In The News
Conflict of interest charge filed against Redwood City councilwoman
By Bonnie Eslinger
Daily News, 6/26/10
Cargill's plan to build a massive project on Redwood City's salt flats just may have driven a bigger wedge between the city and Menlo Park.
First, Menlo Park ruffled some feathers in February when it voted to urge Redwood City to stop Cargill's so-called Saltworks project in its tracks. Redwood City ignored the request and allowed Cargill and developer DMB Associates to initiate an environmental review of the project.
Now, a Menlo Park council member has filed a complaint with the California Fair Political Practices Commission (FPPC) charging that Redwood City Council Member Rosanne Foust has a conflict of interest whenever she discusses or votes on matters involving the mixed-use development.
That's because she is president and CEO of the San Mateo County Economic Development Association, a business group that has endorsed the project, Menlo Park Council Member Andy Cohen said Friday.
In a letter to The Daily News (Page A9), Cohen said that even if there "were merely an appearance of impropriety, Councilmember Foust should be required to recuse herself from any vote or discussion of the Saltworks Project."
Cohen said in an interview that while he "respects" Foust, he felt he had no other choice but to go to the FPPC with his complaint a few days ago.
"She's going to do what she does," he said.
Cargill and DMB Associates propose to build as many as 12,000 homes, along with offices, retail space, schools, parks and other facilities, on 1,436 acres of salt evaporation ponds south of Redwood City's port.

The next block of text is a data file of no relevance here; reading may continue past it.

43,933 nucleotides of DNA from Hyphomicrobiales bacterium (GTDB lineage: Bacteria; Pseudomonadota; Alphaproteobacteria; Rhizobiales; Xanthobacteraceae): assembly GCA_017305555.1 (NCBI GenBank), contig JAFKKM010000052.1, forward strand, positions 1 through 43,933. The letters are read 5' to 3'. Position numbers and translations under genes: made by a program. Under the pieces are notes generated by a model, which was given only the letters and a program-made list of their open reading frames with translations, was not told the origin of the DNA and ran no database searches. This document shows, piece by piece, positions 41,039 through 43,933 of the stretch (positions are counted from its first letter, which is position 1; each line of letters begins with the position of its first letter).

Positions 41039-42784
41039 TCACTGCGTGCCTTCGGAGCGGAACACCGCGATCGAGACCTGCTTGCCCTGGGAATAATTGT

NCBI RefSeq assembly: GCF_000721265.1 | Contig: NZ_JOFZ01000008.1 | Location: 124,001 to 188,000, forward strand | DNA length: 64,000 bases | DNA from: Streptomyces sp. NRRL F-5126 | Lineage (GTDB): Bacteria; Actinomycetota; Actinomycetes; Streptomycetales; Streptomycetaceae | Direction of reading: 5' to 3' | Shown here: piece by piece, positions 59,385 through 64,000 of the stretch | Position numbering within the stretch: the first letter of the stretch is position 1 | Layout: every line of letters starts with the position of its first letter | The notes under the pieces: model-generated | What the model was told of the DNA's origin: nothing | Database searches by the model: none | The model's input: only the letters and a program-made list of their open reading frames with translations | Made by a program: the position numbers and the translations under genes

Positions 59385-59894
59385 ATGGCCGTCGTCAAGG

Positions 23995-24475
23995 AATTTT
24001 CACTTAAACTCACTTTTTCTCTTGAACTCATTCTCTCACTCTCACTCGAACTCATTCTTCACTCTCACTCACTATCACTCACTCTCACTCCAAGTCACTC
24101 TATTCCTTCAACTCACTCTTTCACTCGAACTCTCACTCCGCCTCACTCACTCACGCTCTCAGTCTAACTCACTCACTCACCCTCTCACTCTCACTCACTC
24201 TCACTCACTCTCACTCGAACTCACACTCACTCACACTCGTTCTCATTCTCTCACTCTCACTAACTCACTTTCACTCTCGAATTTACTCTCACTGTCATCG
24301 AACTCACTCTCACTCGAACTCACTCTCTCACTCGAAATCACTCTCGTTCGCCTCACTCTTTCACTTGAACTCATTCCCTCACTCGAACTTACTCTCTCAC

Last month, the Redwood City City Council voted unanimously to launch an environmental study of the project, despite protests from those who object to the development's massive size and want the area restored to wetlands.
The SAMCEDA board endorsed the Saltworks plan in January. In a letter to DMB Vice President John Bruno, SAMCEDA board Chairwoman Elaine Breeze wrote that the organization is supporting the development "because of the vital importance of your project to Redwood City's and the county's future."
Foust, who joined SAMCEDA in 2008 and recently became its president and CEO, has come under fire from opponents of the development, who say she cannot make objective decisions due to her dual roles.
"It's Rosanne Foust's job to advance SAMCEDA's interests," said David Lewis, executive director of Save the Bay, which has spearheaded opposition to the project. "It's not credible to Redwood City residents that she can be an impartial representative of their concerns while she's leading an organization forcefully promoting the project."
Foust said she is sensitive to citizen concerns that she might have a conflict of interest and was not involved in SAMCEDA's vote on Saltworks. Although she considered abstaining from making decisions on the project due to the appearance of a conflict, Foust said conversations with the city attorney confirmed that isn't necessary.
"The FPPC looks at financial conflict. I don't have a financial conflict," Foust said. "Plus, I didn't vote on it when SAMCEDA took a position."
Under the Political Reform Act, "a public official has a conflict of interest with regard to a particular governmental decision if it is reasonably foreseeable that the decision will have a material financial effect on one or more of the official's economic interests," the Office of the Attorney General states on its website.
Larry Gerston, a political science professor at San Jose State University, said it sounds like gray territory to him.
"If she had voted on it and she had a voting role on the council, it would be clear conflict," he said. "The real question is not the word of the law, but the spirit. Can a person wear two hats in that she is the president of the organization endorsing the development and at the same time be on the council voting on the development?
"Commonly, people who find themselves in situations where their credibility may be questioned recuse themselves so they don't have to be in that kind of position," Gerston added.
The state FPPC office was closed Friday due to budget-related furloughs, but the organization's executive director, Roman Porter, said if it receives a sworn complaint it has three days in which to notify the person or persons who allegedly violated the state's Political Reform Act. The office also would send a notice within 14 days informing all parties whether it intends to investigate the matter.